Symptoms and Causes of Sporotrichosis

Anyone who gardens can prevent sporotrichosis by wearing thick gloves when handling flowers and plants.
Symptoms and Causes of Sporotrichosis

Last update: 30 December, 2020

Sporotrichosis is a long-term or chronic skin infection caused by a saprophytic fungus called Sporothrix schenckii. The infection develops when the fungus enters the body through scratches or cuts.

This condition usually appears as a skin infection and leads to swollen lymph nodes. However, it rarely affects the lungs, joints, bones, or other parts of the body.

A person gardening.

This fungus grows on rose bushes, barberry bushes, sphagnum moss, and is present in some fertilizers. Unlike most fungal infections, this one penetrates the body through any skin wound, even the tiniest.

In most cases, infection occurs in farmers, rose growers, horticulturists, and nursery workers. Thus, one could say sporotrichosis is an occupational disease for people working in these sectors.

Widespread or disseminated sporotrichosis can develop in people with weakened immune systems when they inhale dust filled with fungus spores.

Symptoms

A patch of scaly skin.

A skin infection typically begins in a finger or hand. It manifests as a small, red, painless bump at the site of infection. Over the next few days or weeks, the bump turns into an ulcer.

Most sores occur on the hands and forearms because these areas are commonly injured when handling plants.

The infection spreads through the lymph vessels in the finger, hand, and arm. Eventually, they reach the lymph nodes forming more nodes and open sores along the way.

There could be oozing pus from the lymph nodes. However, it’s hardly ever painful, even at this stage. These sores don’t heal unless you treat them and can last for years.

In addition, this fungal infection could affect the lungs and lead to pneumonia, with mild chest pain and cough. However, it usually only occurs in people with a history of lung disease. The inflammation in the joints makes movement painful, however.

Sporotrichosis rarely spreads throughout the body but it’s life-threatening when it does. Don’t worry unless you’re afflicted by an immunodeficiency.

Diagnosis

A lab technician doing a Sporotrichosis culture.
A physician can do a test and inquire about the symptoms. It should reveal the typical sores caused by the fungus. Any nodules and ulcerations, typical of this condition, could indicate sporotrichosis.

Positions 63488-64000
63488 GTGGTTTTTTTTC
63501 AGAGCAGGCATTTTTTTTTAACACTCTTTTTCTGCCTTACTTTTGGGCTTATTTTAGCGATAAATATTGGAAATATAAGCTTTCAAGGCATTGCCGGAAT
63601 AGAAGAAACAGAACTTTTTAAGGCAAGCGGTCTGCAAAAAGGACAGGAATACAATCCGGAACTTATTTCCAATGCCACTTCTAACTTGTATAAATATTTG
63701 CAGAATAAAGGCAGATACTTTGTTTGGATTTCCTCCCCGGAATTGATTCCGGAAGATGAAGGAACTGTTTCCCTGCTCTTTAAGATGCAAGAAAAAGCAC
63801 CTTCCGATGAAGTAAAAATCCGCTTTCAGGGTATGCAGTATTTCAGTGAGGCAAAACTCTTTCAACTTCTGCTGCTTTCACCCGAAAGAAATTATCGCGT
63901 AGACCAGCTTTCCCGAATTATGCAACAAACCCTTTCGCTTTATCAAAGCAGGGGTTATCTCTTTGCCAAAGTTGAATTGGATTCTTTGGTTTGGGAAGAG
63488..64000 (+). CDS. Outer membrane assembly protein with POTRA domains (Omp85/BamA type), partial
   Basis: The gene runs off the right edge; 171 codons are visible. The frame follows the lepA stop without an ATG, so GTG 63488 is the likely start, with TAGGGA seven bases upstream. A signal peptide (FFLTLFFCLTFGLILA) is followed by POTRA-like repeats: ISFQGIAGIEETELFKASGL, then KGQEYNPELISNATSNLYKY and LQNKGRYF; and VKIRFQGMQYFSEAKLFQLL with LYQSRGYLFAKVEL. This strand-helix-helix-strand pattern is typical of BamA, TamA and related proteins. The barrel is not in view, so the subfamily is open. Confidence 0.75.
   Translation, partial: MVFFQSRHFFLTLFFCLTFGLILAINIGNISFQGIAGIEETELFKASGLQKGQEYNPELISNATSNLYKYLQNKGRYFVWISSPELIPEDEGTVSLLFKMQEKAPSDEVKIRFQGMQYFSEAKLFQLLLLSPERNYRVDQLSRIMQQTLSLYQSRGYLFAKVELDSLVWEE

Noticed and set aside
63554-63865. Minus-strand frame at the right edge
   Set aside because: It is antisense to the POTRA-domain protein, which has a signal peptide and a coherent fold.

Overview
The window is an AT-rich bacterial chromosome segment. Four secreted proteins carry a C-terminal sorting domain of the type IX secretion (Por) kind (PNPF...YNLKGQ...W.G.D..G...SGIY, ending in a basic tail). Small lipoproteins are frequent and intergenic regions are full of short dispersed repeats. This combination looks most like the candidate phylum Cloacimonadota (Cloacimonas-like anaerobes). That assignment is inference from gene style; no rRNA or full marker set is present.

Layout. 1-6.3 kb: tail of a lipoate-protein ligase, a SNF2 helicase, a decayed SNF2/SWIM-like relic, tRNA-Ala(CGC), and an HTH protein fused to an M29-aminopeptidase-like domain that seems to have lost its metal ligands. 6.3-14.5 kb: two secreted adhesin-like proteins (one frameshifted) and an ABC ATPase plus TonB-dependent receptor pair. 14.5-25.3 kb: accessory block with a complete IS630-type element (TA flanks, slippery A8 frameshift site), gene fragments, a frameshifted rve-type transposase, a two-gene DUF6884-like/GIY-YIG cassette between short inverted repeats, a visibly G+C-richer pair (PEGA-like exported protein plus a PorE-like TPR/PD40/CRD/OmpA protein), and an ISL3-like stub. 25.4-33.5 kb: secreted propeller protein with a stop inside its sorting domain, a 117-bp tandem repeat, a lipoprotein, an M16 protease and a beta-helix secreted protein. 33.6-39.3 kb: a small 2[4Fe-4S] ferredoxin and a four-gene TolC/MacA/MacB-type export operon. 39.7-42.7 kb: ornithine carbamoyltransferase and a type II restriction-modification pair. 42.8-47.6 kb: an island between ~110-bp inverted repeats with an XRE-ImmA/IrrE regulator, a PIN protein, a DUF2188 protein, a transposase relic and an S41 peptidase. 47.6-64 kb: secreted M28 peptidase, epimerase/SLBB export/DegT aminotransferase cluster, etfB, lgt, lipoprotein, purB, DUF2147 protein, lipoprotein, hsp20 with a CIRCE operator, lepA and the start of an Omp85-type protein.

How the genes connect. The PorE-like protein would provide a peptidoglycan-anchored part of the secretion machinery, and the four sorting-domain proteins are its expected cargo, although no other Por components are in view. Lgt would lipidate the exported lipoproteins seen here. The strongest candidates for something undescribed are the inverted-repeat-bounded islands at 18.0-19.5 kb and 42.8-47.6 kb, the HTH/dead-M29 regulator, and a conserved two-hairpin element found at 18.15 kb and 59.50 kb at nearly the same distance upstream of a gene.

A proper diagnosis requires a culture of a sample of infected tissue to confirm if the Sporothrix fungus is present.

Treatment of sporotrichosis

The treatment of this skin infection is via antifungal drugs. Their active ingredient is oral itraconazole, which also helps prevent the recurrence of this disease. Full recovery is likely with treatment.

Treatment must go on for 2 to 4 weeks even if the skin sores have disappeared. You may also use terbinafine instead of itraconazole.

Disseminated sporotrichosis is more difficult to treat and requires several months of therapy. Infections that have spread or affect the entire body require intravenous amphotericin B. In this case, the duration of treatment could be up to 12 months.

This disease can be life-threatening for those with a weakened immune system. For instance, people with AIDS or other immunosuppressive diseases may need lifelong treatment, even if the disease is under control.

Possible complications of sporotrichosis

People with a healthy immune system may experience discomfort and secondary skin infections such as staphylococcus or streptococcus.

Conversely, people with a weakened immune system could develop:

  • Joint arthritis
  • Bone infection
  • Side effects from amphotericin B
  • Breathing and lung problems such as pneumonia
  • Brain infection

Finally, it’s possible to prevent or reduce the risk of skin injury by wearing thick gloves while gardening.

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  • Bove-Sevilla, P. M., Mayorga-Rodríguez, J., & Hernández-Hernández, O. (2008). Esporotricosis transmitida por gato doméstico. Reporte de un caso. In Medicina Cutanea Ibero-Latino-Americana.

  • Carrada-Bravo, T. (2012). Esporotricosis: Avances recientes en el diagnóstico de laboratorio, histopatología y la epidemiología en México. Revista Latinoamericana de Patología Clínica y Medicina de Laboratorio.